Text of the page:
Can Putting Blockchain on Drilling Rigs Really Get Everyone on the Same Screen?
- Stephen Rassenfoss (JPT Emerging Technology Senior Editor)
- Document ID
- Society of Petroleum Engineers
- Journal of Petroleum Technology
- Publication Date
- September 2018
- Document Type
- Journal Paper
- 44 - 46
- 2018. Copyright is held partially by SPE. Contact SPE for permission to use material from this document.
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- 61 since 2007
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When Diamond Offshore Drilling announced that it will be equipping its offshore drilling rigs with blockchain, the calls started coming.
“I was shocked by the response on the first 4 days,” said Harris Reynolds, manager for research and development for Diamond Offshore. The reaction exceeded anything he had seen in more than 3 decades of product development.
The level of interest was surprising in an industry where customers are normally wary of new things until totally proven. Blockchain for drilling is an industry-first based on technology from outside the oil and gas industry that has never been field-tested, and will be valuable only if it disrupts how things are done.
The last point actually may be a positive. The hope is that blockchain can open the door to significant cost reductions by putting everyone on the same screen. The software created in partnership with a pioneer in that field, Data Gumbo, creates a common view of the plan, predicted costs, progress, and performance of everyone working in an offshore project, among many things.
While a drilling company took the initiative looking for a competitive edge, it was built for use by operating companies that will define how this tool will be used. Diamond is seeking initial users of its blockchain service, which it plans to install on its most advanced drilling rigs by year end and eventually on its entire fleet.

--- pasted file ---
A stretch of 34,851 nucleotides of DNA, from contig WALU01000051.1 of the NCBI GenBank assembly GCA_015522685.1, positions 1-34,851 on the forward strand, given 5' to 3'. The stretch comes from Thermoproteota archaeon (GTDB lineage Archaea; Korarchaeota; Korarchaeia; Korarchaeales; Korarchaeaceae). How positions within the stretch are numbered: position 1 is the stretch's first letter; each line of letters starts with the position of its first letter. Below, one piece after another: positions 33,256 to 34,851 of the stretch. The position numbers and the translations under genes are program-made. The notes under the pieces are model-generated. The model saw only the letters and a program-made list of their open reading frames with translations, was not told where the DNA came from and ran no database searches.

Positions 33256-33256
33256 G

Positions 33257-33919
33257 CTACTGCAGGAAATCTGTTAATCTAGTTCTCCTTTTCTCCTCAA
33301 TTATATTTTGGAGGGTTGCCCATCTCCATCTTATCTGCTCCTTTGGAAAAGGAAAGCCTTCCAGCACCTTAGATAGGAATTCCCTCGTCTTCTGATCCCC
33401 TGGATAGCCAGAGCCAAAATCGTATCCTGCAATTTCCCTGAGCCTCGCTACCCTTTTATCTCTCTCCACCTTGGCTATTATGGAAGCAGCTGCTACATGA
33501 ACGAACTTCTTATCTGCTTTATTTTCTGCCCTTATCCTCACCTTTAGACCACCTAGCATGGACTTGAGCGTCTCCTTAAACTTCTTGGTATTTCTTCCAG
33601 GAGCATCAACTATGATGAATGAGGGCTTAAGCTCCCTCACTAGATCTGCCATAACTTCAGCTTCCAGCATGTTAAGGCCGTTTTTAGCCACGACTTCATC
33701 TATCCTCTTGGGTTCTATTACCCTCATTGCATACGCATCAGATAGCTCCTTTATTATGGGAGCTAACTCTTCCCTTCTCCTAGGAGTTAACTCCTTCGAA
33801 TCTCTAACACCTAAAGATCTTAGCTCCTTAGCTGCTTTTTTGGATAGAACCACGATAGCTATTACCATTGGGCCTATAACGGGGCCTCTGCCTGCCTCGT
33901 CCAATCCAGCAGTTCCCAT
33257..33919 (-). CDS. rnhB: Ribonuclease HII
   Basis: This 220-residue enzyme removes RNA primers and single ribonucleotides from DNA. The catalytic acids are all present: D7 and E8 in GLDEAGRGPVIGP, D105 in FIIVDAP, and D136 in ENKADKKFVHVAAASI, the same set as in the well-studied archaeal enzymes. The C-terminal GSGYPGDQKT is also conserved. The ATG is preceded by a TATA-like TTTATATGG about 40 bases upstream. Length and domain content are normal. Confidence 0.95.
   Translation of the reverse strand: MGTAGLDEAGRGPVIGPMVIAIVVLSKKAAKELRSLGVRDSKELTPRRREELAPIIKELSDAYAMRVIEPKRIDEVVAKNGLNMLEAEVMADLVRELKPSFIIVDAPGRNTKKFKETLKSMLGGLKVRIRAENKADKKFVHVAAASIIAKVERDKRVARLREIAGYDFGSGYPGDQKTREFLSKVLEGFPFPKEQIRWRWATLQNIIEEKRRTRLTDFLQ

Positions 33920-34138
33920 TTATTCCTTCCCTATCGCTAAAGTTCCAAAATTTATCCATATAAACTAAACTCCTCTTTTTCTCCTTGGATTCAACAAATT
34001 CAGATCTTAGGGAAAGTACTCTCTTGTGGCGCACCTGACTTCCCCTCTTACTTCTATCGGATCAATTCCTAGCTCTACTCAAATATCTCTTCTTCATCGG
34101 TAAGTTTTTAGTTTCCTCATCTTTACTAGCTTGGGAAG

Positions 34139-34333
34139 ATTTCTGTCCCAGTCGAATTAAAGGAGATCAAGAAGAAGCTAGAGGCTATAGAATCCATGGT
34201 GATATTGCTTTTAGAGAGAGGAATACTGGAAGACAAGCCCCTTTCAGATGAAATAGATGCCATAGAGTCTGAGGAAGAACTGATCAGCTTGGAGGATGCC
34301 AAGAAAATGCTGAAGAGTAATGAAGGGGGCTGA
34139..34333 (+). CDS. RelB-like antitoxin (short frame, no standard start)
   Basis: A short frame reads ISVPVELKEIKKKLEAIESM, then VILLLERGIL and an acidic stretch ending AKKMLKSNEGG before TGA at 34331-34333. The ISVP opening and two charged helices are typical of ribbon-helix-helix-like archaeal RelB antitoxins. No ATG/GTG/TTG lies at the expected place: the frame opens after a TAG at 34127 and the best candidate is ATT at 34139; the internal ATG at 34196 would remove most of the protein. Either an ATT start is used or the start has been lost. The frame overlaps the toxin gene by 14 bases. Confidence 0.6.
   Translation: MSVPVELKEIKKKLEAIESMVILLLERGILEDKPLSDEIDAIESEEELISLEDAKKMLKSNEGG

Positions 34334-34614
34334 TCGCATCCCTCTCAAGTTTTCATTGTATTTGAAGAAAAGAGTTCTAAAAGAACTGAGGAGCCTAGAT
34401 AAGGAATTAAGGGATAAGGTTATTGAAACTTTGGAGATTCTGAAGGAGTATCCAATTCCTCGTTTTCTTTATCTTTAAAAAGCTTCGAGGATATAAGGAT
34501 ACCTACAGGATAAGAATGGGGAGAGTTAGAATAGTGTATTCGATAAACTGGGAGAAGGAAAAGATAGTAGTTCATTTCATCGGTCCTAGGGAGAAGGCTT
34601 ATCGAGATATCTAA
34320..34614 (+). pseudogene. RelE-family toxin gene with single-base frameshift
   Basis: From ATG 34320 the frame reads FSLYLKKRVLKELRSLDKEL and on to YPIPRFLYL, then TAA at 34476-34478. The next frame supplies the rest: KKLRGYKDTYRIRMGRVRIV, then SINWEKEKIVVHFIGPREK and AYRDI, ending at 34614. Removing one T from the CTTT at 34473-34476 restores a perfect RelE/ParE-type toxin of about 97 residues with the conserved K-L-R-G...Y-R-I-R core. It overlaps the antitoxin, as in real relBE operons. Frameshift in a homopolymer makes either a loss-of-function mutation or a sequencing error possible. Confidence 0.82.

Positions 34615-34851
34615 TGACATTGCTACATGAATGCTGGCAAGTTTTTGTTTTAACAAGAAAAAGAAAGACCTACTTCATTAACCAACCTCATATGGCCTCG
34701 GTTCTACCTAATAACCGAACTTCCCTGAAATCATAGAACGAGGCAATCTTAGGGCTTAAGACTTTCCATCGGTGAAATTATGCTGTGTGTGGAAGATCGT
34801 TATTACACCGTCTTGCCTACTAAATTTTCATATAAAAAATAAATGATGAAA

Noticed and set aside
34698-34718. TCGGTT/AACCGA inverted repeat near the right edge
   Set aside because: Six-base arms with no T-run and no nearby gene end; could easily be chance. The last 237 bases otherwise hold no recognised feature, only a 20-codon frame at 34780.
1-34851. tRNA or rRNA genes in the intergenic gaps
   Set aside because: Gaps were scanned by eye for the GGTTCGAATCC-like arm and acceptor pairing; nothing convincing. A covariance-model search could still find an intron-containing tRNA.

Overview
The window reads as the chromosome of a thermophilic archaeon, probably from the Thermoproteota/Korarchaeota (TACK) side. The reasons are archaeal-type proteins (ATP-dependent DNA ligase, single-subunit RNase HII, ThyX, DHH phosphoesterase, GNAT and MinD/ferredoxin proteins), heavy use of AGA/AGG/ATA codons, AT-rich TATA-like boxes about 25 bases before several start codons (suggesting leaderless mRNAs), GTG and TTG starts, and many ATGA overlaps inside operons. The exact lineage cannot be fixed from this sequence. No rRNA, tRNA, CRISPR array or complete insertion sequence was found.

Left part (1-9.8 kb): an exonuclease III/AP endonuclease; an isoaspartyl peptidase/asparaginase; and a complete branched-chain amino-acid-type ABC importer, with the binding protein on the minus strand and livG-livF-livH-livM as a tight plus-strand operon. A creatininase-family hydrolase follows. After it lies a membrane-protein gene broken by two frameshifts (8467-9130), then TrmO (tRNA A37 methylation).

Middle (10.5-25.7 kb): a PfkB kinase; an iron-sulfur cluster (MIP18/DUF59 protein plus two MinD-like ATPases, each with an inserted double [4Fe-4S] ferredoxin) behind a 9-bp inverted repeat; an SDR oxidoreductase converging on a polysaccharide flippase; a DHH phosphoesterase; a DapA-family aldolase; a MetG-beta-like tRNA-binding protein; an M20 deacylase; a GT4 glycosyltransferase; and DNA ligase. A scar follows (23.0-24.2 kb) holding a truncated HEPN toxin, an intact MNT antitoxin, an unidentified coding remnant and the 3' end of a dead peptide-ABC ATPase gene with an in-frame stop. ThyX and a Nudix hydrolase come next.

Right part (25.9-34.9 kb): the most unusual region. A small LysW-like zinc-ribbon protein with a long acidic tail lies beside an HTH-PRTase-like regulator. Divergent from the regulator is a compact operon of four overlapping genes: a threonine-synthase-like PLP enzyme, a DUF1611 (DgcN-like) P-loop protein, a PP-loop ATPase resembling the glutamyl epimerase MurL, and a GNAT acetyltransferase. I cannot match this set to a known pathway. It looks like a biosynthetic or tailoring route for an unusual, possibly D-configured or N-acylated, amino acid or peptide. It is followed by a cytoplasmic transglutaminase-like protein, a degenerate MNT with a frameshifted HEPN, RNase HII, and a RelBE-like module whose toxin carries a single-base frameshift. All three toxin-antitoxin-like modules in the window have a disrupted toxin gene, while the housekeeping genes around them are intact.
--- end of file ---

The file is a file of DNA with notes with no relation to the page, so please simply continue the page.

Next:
“We are just one part of the spread, a fraction of that,” said Reynolds, adding that the company is trying to speed an advance in the industry, which it expects will become common in a few years.
Blockchain’s claim to fame is the software used to record who owns Bitcoin. The safeguards built into the system create an “immutable ledger” of those who create Bitcoin and the parties involved when the crypto currency changes hands. That makes it possible to track a chain of ownership that can be audited.
In oil and gas, the goal is to use an industrial version of the software to create a common account of things that are tracked now using a variety of tools such as relational databases or spreadsheets. Blockchain descriptions often refer to these as ledgers. The problem is the numbers often vary, reflecting different points of view and different record-keeping systems.
“That is the thing. Their accounting software and my accounting system have got different records of what happened,” said Andrew Bruce, chief executive officer for Data Gumbo. Opportunities are missed because “data is out there but it is on an island,” Reynolds said.
The system creates a constantly updated chain of blocks, which cannot be altered, recording facts on a certain topic. With blockchain, Bruce said, “everybody gets a record and there is no room for dispute.”
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